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https://www.readbyqxmd.com/read/28645775/altered-populations-of-natural-killer-cells-cytotoxic-t-lymphocytes-and-regulatory-t-cells-in-major-depressive-disorder-association-with-sleep-disturbance
#1
Hideo Suzuki, Jonathan Savitz, T Kent Teague, Siva K Gandhapudi, Chibing Tan, Masaya Misaki, Brett A McKinney, Michael R Irwin, Wayne C Drevets, Jerzy Bodurka
A subset of individuals with major depressive disorder (MDD) have impaired adaptive immunity characterized by a greater vulnerability to viral infection and a deficient response to vaccination along with a decrease in the number and/or activity of T cells and natural killer cells (NKC). Nevertheless, it remains unclear which specific subsets of lymphocytes are altered in MDD, a shortcoming we address here by utilizing an advanced fluorescence-activated cell sorting (FACS) method that allows for the differentiation of important functionally-distinct lymphocyte sub-populations...
June 20, 2017: Brain, Behavior, and Immunity
https://www.readbyqxmd.com/read/28634383/discrepancy-between-objective-and-subjective-cognition-in-adults-with-major-depressive-disorder
#2
Manit Srisurapanont, Sirijit Suttajit, Kanokkwan Eurviriyanukul, Prirada Varnado
This study aimed to determine: i) the correlation between objective and subjective cognition, ii) the correlates of objective and subjective cognition and iii) the predictors of discrepancy between objective and subjective cognition. Participants were non-elderly patients with major depressive disorder (MDD). We assessed subjective cognition using the Perceived Deficit Questionnaire for Depression (PDQ-D) and objective cognition using Face I and Face II tests of the Wechsler Memory Scale, 3rd edition and Digit Span and Matrix Reasoning tests of the Wechsler Intelligence Scale for Adults, 3rd edition...
June 20, 2017: Scientific Reports
https://www.readbyqxmd.com/read/28629225/cortical-plasticity-in-depression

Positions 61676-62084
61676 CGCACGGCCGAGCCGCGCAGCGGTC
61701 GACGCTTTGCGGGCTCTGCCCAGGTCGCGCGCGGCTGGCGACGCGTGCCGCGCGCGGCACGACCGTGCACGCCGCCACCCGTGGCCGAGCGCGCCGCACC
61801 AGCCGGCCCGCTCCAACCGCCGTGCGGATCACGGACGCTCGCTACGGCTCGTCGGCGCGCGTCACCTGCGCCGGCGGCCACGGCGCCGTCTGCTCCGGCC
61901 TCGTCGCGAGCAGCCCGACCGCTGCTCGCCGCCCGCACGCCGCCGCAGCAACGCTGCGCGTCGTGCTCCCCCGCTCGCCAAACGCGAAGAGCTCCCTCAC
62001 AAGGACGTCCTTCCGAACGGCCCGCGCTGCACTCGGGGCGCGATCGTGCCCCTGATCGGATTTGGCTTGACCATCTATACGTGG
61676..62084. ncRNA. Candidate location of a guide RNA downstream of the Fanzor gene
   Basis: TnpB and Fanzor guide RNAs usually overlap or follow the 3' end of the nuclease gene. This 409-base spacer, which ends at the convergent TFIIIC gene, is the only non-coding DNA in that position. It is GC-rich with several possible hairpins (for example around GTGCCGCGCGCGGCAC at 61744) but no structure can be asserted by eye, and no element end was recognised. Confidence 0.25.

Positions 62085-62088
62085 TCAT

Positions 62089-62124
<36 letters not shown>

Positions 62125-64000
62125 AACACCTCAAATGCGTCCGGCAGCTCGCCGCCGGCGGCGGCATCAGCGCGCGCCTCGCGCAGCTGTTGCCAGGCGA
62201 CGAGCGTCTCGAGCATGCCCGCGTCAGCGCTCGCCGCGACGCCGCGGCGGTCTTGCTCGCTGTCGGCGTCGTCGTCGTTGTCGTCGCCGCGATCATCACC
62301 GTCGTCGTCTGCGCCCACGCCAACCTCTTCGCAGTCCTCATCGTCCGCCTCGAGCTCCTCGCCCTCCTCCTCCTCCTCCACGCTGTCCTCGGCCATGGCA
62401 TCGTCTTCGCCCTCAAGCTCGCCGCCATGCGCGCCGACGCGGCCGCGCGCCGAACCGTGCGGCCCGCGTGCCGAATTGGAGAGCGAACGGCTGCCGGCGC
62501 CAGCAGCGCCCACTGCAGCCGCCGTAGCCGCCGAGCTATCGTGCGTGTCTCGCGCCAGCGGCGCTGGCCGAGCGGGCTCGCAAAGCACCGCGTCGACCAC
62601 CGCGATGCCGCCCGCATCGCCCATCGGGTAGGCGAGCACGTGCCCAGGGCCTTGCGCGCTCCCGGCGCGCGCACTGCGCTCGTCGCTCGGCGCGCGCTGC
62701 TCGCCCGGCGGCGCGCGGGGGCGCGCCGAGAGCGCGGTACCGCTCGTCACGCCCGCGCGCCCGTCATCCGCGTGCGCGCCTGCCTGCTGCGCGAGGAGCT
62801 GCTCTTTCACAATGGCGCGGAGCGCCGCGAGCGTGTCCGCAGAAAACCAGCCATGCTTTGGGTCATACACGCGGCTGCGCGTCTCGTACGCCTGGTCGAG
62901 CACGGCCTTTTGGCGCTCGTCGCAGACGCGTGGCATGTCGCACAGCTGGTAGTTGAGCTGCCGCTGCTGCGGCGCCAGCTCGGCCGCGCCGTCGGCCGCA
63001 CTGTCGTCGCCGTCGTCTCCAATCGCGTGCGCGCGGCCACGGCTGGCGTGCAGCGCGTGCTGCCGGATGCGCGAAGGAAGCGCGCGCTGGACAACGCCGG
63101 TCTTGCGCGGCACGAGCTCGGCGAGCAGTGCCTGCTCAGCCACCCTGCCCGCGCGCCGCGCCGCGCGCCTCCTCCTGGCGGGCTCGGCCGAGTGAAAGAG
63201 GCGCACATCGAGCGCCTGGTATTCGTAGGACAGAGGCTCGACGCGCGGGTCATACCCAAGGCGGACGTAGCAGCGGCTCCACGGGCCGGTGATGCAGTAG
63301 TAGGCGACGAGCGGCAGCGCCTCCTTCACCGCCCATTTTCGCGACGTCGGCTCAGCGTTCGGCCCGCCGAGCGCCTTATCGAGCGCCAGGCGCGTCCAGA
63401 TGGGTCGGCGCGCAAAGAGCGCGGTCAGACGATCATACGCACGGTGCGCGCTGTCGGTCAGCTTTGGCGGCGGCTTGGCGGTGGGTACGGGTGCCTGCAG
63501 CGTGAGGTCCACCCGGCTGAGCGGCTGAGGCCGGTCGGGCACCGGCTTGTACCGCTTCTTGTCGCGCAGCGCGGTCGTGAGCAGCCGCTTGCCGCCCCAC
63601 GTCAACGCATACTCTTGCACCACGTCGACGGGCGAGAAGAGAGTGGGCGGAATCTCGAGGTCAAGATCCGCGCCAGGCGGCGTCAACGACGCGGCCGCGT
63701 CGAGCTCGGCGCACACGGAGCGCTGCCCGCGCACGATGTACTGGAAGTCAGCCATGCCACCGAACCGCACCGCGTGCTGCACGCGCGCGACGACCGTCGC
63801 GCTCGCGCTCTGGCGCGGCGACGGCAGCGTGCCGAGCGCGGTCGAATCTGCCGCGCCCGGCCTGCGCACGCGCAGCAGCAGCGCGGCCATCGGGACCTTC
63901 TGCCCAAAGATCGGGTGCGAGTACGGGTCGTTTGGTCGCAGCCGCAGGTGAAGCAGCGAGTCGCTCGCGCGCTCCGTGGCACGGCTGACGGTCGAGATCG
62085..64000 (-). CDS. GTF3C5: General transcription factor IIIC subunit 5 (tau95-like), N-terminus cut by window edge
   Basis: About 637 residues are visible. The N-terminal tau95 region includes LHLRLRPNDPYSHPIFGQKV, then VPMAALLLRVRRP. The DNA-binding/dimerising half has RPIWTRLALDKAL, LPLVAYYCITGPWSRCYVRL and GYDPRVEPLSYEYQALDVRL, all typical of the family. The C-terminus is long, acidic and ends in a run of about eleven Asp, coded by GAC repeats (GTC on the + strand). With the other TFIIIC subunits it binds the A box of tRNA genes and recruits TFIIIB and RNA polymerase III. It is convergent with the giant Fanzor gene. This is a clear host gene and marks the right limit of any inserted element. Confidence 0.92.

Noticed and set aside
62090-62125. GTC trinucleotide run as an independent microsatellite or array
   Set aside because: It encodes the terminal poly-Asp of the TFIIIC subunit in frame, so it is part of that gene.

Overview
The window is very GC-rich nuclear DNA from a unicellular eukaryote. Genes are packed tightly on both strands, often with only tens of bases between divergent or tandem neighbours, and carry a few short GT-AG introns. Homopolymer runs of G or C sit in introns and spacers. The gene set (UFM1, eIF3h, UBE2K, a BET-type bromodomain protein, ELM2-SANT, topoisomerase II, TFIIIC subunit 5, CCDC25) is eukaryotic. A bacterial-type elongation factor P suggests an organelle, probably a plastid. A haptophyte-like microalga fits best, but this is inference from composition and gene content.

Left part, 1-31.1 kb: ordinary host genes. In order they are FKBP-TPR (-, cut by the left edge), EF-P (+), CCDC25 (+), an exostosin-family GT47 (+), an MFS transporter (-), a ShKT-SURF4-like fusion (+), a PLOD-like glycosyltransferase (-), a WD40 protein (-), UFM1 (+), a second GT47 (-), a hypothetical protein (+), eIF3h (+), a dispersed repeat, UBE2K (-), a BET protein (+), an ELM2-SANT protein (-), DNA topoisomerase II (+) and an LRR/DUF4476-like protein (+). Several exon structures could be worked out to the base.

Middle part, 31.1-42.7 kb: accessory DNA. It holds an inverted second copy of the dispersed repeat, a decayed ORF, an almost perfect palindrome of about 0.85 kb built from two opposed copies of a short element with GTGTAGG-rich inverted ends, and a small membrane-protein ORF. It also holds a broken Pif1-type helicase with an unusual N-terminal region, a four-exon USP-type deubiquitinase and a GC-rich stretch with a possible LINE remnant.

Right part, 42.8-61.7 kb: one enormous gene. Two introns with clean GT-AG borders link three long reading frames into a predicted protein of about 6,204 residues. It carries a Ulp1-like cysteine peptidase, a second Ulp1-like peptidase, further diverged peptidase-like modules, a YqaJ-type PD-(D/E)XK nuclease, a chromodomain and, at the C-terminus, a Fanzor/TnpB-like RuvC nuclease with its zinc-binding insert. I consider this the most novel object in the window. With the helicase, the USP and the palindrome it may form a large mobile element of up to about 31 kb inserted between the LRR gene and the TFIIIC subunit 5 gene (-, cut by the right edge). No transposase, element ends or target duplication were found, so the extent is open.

#3
Mariagiovanna Cantone, Alessia Bramanti, Giuseppe Lanza, Manuela Pennisi, Placido Bramanti, Giovanni Pennisi, Rita Bella
Neural plasticity is considered the neurophysiological correlate of learning and memory, although several studies have also noted that it plays crucial roles in a number of neurological and psychiatric diseases. Indeed, impaired brain plasticity may be one of the pathophysiological mechanisms that underlies both cognitive decline and major depression. Moreover, a degree of cognitive impairment is frequently observed throughout the clinical spectrum of mood disorders, and the relationship between depression and cognition is often bidirectional...
May 2017: ASN Neuro
https://www.readbyqxmd.com/read/28628764/psychiatric-disorders-moderate-the-relationship-between-insomnia-and-cognitive-problems-in-military-soldiers
#4
Janeese A Brownlow, Elizabeth A Klingaman, Elaine M Boland, Glenna S Brewster, Philip R Gehrman
BACKGROUND: There has been a great deal of research on the comorbidity of insomnia and psychiatric disorders, but much of the existing data is based on small samples and does not assess the full diagnostic criteria for each disorder. Further, the exact nature of the relationship between these conditions and their impact on cognitive problems are under-researched in military samples. METHOD: Data were collected from the All Army Study of the Army Study to Assess Risk and Resilience in Service members (unweighted N = 21, 449; weighted N = 674,335; 18-61 years; 13...
June 13, 2017: Journal of Affective Disorders
https://www.readbyqxmd.com/read/28628388/coordination-of-ampa-receptor-trafficking-by-rab-small-gtpases
#5
Angelika Hausser, Katalin Schlett